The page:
Your Commute to Work Could Help Prevent Heart Failure

Health tip: Get off the phone, sir.

Your commute to work most likely involves a bus, train or automobile. Have you ever considered taking out the old bicycle or walking to work? It seems like a good idea because you save money, but is it worth the energy? A new study says yes!

You’ve probably heard the abundance of research about exercise and its relation to heart disease and stoke. This new study focuses on heart failure, which is the heart’s inability to pump sufficient blood to meet the body’s needs. Heart failure currently affects over 5 million Americans.

The study showed that men who exercised vigorously about 3 times a week benefited from a 47% less chance of developing heart failure. Men who have moderate to high occupational activity (standing, walking, manual labor) have a 25% less chance of developing heart failure than men who sit around in an office.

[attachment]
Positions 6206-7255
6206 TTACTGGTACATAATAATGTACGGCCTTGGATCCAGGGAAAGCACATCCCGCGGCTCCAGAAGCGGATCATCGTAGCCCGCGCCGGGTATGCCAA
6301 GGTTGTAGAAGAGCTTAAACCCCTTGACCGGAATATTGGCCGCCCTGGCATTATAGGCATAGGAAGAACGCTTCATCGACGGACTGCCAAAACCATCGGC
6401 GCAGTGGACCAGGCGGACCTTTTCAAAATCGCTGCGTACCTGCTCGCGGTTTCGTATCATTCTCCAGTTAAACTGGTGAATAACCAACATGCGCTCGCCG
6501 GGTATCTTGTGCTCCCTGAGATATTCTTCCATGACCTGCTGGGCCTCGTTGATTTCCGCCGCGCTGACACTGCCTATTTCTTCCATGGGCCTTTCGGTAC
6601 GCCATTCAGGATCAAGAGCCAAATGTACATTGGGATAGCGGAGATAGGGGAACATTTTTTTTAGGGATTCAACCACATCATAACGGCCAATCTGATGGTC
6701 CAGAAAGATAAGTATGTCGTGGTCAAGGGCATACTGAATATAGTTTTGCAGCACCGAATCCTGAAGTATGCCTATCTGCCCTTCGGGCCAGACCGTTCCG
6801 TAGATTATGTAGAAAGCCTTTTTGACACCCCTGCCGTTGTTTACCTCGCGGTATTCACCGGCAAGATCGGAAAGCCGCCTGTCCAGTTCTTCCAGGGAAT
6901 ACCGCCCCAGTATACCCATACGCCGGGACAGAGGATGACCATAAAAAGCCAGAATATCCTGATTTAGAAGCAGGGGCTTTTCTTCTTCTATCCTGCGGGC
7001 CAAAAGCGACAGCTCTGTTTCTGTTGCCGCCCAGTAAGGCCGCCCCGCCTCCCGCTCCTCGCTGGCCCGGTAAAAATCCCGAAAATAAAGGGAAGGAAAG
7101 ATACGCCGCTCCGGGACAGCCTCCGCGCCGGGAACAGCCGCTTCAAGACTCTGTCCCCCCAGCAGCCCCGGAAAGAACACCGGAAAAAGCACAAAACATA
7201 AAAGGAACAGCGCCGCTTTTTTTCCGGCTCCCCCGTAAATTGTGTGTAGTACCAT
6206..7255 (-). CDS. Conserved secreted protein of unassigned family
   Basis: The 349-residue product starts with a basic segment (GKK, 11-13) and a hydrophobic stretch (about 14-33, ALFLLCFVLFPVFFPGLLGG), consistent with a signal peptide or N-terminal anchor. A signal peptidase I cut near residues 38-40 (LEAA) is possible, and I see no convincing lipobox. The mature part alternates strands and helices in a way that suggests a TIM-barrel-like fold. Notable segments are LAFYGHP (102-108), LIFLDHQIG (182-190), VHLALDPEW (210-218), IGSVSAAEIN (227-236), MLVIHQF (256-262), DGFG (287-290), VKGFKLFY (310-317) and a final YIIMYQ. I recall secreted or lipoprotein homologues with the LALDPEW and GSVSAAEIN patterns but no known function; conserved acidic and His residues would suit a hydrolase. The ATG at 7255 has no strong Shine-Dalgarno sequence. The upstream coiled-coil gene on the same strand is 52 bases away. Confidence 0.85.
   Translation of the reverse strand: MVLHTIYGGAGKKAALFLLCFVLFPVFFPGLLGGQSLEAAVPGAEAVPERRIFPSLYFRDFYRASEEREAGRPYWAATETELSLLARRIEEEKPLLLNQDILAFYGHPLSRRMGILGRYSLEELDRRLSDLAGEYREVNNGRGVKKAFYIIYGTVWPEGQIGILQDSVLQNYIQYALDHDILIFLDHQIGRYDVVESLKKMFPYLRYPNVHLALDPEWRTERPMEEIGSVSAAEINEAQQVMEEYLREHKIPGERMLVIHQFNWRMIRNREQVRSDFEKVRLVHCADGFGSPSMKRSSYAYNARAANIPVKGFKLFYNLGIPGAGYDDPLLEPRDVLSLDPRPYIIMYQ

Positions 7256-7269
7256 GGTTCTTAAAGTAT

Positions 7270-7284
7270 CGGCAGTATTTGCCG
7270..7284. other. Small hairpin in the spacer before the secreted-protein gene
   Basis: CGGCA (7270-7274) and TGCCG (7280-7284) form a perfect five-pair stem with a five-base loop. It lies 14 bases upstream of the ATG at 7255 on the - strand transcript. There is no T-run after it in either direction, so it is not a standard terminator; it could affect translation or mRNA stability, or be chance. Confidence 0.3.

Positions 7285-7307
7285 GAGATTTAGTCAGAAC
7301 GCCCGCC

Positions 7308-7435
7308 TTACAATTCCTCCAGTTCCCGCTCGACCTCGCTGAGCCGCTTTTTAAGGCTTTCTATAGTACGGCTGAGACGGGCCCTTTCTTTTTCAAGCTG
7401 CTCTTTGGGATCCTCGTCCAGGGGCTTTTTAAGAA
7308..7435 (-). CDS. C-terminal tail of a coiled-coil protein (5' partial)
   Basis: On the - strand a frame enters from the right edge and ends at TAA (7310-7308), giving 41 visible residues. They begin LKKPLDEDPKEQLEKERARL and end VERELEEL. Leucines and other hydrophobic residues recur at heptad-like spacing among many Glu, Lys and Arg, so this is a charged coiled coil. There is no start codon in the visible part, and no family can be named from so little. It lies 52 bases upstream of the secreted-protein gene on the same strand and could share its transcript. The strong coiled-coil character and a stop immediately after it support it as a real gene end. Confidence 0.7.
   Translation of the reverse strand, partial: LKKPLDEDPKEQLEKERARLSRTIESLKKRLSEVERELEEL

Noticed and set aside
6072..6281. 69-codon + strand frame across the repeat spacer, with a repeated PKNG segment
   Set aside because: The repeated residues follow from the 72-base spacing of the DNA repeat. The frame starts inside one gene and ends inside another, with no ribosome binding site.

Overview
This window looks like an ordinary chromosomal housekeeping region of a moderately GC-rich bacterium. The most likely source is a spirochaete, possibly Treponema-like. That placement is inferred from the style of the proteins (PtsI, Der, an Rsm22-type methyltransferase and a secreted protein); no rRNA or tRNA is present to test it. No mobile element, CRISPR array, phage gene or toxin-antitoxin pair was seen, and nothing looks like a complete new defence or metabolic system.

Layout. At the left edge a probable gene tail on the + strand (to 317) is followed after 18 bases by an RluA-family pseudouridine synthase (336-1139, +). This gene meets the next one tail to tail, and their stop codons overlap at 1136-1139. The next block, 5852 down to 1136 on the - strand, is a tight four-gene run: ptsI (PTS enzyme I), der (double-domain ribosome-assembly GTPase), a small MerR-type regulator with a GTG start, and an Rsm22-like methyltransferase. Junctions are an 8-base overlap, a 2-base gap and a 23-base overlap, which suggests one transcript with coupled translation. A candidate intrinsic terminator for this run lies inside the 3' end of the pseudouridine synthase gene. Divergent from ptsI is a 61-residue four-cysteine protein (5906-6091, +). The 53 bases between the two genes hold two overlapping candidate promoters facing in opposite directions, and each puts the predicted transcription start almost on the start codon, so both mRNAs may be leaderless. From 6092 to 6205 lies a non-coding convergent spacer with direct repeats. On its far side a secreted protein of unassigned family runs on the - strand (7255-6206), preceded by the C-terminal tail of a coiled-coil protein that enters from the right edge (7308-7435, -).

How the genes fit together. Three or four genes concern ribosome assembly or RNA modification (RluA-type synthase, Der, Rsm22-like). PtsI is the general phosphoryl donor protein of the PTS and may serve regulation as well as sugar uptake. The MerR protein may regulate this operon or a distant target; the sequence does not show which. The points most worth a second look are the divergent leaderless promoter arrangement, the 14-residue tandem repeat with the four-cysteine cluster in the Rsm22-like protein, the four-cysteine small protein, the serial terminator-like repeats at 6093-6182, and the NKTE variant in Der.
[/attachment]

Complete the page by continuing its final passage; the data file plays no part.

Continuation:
Women who commuted to work by walking or cycling had a reduced risk of developing heart failure than those who did not. In general, the more physical activities that a person participated in, the more the risk was reduced.

Information from this article was found from Rueters. To view Rueters’ full article, click here.

About Sherman Health

Sherman Health has provided medical care to Northern IL since 1888, and is currently home to a network of over 600 physicians. The Sherman blogs are edited by me, Luke. Questions? Comments? Links? Email address is luke at shermanhealth dot com.
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